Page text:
) - 1978 Iranian
1978 Iranian Chinook shootdown
| an Iranian Army Chinook similar to the Iranian examples shot-down |
|21 June 1978 |
|Inside the Turkmen Soviet Socialist Republic, Soviet Union, after straying from the Iranian border |
|Cargo helicopter |
|Boeing CH-47 Chinook |
The 1978 Iranian Chinook shootdown was an incident on 21 June 1978, when four Boeing CH-47 Chinook of the Imperial Iranian Air Force strayed into Soviet airspace during a training mission, with the end result being that two of the aircraft were shot down by the PVO.
During the 1970s numerous incidents, probably including Project Dark Gene occurred on the Soviet-Iranian and Afghan-Iranian border, forcing the Soviets to station a regiment of MiG-23s at the Ak-Tepe AB, near the border with Afghanistan, in what was then the Turkestan Military District. One of the most serious of these occurred in the early morning of 21 June 1978, at 06:21 AM, when a Soviet radar site near the village of Bagir, not far from Ashkabad, detected four slow moving contacts which came from Iran and penetrated 15 to 20 kilometers into the Soviet airspace near Dushak, in Turkmenistan.
Five minutes later, these targets were detected by the radar site of Ak-Tepe Air Base, and deputy commander of the 152 IAP, Lt.Col. J. A. Miloslavsky, ordered one MiG-23M, flown by Capt. A. V. Dem’janov, to scramble. Once over the area, Dem’janov found only one helicopter, but misidentified it as a friendly Mil Mi-6. In addition, he got a command from the command post, "not to turn weapons on and not to come too close to the target". Because Dem’janov’s answers to calls from the GCI station sounded uncertain, he was finally ordered back to Ak-Tepe AB and instead, at 06:52 AM, Lt.Col. Miloslavsky dispatched another MiG-23M, flown by Capt. Valery I. Shkinder.
Shkinder approached four contacts, identified them properly as Boeing CH-47 Chinook helicopters of the Imperial Iranian Air Force and got an order to attack. At the time, the Iranian Chinooks were flying in two pairs to the northwest along the Qaraqum Canal, but when their crews detected the interceptor over them, they made a turn to the southwest and flew towards the Kopet mountains and the Iranian border.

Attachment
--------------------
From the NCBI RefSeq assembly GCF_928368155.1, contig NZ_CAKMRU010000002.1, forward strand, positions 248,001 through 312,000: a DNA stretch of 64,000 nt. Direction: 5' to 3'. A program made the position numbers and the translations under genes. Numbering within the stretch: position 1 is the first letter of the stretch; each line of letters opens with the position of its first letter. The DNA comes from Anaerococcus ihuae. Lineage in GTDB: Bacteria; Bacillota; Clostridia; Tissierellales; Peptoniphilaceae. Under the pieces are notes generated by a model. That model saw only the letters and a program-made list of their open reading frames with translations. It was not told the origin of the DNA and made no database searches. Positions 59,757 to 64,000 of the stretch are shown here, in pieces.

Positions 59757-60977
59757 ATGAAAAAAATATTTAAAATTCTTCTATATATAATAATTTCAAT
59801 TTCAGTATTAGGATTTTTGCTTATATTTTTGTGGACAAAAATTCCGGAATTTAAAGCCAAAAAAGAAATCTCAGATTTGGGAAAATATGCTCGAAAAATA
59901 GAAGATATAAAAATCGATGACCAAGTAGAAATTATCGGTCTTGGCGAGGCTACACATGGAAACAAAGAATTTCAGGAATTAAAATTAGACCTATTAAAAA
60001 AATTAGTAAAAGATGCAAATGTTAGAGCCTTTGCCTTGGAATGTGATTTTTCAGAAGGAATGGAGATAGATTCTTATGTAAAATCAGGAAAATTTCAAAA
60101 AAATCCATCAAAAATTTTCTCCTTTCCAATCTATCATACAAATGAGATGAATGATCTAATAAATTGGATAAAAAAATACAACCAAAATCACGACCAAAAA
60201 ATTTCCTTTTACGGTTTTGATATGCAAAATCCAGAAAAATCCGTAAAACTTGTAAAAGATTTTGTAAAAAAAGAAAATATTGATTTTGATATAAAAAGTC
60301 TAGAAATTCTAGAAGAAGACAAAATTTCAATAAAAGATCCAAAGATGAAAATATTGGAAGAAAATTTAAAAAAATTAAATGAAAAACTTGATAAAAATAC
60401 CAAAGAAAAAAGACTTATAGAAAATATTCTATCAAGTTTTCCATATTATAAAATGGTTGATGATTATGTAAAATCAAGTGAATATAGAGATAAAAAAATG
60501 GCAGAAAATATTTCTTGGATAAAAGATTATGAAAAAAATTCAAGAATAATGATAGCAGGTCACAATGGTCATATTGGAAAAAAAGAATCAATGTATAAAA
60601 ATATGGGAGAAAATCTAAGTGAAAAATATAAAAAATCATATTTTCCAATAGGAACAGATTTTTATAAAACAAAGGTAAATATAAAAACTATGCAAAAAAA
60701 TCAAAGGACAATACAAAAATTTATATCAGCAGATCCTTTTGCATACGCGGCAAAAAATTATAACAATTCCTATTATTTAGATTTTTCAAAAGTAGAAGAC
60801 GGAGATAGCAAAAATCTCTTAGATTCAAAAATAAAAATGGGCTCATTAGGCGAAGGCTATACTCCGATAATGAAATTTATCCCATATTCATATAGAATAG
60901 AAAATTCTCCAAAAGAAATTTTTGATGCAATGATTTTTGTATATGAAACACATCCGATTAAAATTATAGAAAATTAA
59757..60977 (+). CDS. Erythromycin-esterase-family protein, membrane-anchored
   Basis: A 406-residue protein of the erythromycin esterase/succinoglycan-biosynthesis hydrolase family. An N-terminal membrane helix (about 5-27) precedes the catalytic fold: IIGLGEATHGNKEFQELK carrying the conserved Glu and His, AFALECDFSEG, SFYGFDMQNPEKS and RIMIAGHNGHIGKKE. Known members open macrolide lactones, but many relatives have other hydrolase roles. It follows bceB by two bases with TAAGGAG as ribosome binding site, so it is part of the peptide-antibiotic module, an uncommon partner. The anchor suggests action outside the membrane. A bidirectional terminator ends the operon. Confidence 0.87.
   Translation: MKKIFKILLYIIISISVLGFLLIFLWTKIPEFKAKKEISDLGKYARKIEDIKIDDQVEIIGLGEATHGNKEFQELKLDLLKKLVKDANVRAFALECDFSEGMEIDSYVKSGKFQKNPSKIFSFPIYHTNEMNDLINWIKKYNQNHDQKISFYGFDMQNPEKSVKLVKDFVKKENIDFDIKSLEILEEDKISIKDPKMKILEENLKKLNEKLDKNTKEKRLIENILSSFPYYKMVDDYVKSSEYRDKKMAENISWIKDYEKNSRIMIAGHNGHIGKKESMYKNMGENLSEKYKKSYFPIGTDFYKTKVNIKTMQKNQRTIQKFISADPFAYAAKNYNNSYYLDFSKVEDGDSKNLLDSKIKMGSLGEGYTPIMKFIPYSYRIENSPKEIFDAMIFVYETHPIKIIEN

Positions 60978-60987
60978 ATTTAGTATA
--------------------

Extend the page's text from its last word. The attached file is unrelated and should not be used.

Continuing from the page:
Diving behind the two rear Chinooks, Capt. Shkinder fired two Molniya R-60 IR-homing air-to-air missiles. Both missiles found their mark and struck the rearmost helicopter, the wreckage of which crashed near the village of Gjaurs, killing all eight crew members. Capt. Shkinder informed his base of the destruction of the first target and announced his attack on the second helicopter. Turning around, he positioned his MiG-23M behind the damaged helicopter and opened fire with GSh-23L 23-mm-guns, spending a total of 72 rounds in two passes and hitting the starboard engine of the CH-47C. The Iranian pilot was lucky enough to manage a landing near the Soviet border post at Gjaurs. All four crew members survived, but were subsequently captured by Soviet border guards. The remaining two Chinooks escaped, crossing back into Iranian airspace.
Despite a severe loss of life for the IIAF, the incident was played down by both sides, and the Soviets subsequently permitted the damaged Chinook to be repaired by Iranians and flown back to Iran, together with all four crewmembers: Capt. Valery Shkinder was also not decorated for his feat, with the proposal for him getting a Combat Red Flag Award with Kremlin rejecting the proposal "due to a very complex international situation". Ten years later in 1988 in a similar incident, two Soviet MiG-23s shot down a pair of Iranian AH-1Js that had strayed into western Afghan airspace. The Soviets were occupying Afghanistan at the time and were withdrawing. 15 years before this incident at least another shoot down had occurred in which an Imperial Iranian Army Aviation (IIAA) AirCommander-560 had been shot down by a Soviet MiG-17P.
Tags:Afghan, Afghanistan, Boeing, IIAF, Imperial Iranian Air Force, Iran, Iranian, Iranian Air Force, Iranian Army, Kremlin, Lt, Project Dark Gene, Soviet, Soviet Union, Turkestan, Turkmenistan, Wikipedia